Meet bitbucket-exporter: Jonathan wanted to get a sense of the state of his open source projects in BitBucket, so he wrote an exporter to get metrics about pull requests from BitBucket Server into Prometheus to visualize the data in Grafana dashboards.

Monitoring & Observability 2019 Predictions: Our friend Mike at Monitoring Weekly shares his thoughts on upcoming trends and mentions Loki as leading the way of trying to solve the problem of high-volume, easy-to-maintain, scalable, on-prem logging.

Grafana Cloud Dropwizard Metrics Reporter: The folks at StubbornJava describe how they’ve used a custom HTTP sender to get metrics into their public Grafana Cloud installation. You can check out their overview dashboard here.

[VIDEO] Monitoring resiliency behavior with MicroProfile: Sebastian shares a video how to get technical metrics of resiliency mechanisms easily with MicroProfile Fault Tolerance 1.1 and visualize the data with Prometheus and Grafana.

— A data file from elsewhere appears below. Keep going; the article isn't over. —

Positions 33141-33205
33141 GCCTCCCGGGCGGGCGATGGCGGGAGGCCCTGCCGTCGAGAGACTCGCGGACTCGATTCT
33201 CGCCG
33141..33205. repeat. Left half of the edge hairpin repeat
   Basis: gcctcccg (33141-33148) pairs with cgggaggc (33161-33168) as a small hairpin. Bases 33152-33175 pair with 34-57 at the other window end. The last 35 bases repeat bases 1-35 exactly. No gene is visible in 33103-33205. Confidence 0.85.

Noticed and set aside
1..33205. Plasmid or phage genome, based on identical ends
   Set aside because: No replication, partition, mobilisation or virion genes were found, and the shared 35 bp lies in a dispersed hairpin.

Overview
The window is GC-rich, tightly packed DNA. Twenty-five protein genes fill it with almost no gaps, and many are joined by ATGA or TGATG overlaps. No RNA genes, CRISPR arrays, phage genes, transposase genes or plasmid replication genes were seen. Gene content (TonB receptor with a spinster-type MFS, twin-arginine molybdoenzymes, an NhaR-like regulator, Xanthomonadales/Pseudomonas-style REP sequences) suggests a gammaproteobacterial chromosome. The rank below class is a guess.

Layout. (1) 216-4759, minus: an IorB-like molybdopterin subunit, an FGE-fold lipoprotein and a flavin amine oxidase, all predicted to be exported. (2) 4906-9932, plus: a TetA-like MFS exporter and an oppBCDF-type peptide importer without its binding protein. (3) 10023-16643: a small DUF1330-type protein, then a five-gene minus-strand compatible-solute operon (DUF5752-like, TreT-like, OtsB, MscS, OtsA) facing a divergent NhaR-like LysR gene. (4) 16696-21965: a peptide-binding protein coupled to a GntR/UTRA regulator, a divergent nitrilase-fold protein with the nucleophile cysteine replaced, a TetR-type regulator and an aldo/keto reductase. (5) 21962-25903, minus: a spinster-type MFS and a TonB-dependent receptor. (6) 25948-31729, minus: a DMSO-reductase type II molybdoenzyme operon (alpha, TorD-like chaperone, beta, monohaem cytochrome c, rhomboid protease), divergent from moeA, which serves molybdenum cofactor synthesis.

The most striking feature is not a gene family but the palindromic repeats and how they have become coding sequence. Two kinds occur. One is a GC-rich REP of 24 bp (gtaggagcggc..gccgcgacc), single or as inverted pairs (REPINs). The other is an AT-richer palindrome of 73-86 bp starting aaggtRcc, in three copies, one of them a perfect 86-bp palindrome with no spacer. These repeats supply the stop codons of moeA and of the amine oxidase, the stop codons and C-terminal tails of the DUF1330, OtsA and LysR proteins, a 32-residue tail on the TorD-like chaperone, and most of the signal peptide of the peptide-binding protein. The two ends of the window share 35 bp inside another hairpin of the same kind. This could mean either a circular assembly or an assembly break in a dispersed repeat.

GrafanaCon LA is coming up Feb 25-26, 2019 and day 2 is going to be packed with TSDB-focused tracks and hands-on workshops. Learn how to get the most out of Grafana, how to extend Grafana’s visualization capabilities and get instruction from the experts. We’re also putting together an IoT session where you can get hands-on visualizing sensor data. It’s going to be a blast, so grab your ticket before they’re sold out!

Class will be in session for topics like:




Get your tickets while they last!

Join us in Los Angeles, California February 25-26, 2019 for 2 days of talks and in-depth workshops on Grafana and the open source monitoring ecosystem. Learn about Grafana and new/upcoming features and projects (*cough* Grafana Loki *cough*) and the broader ecosystem like Prometheus, Graphite, InfluxDB, Kubernetes, and more.

Register for GrafanaCon


We’re Hiring

Do you love open source software? Do you thrive on tackling complex challenges to build the future? Want to work with awesome people? Be the next to join our team!

View All our Open Positions


Tweet of the Week

We scour Twitter each week to find an interesting/beautiful dashboard or monitoring related tweet and show it off! #monitoringLove

This is beautiful, and congrats on the progress!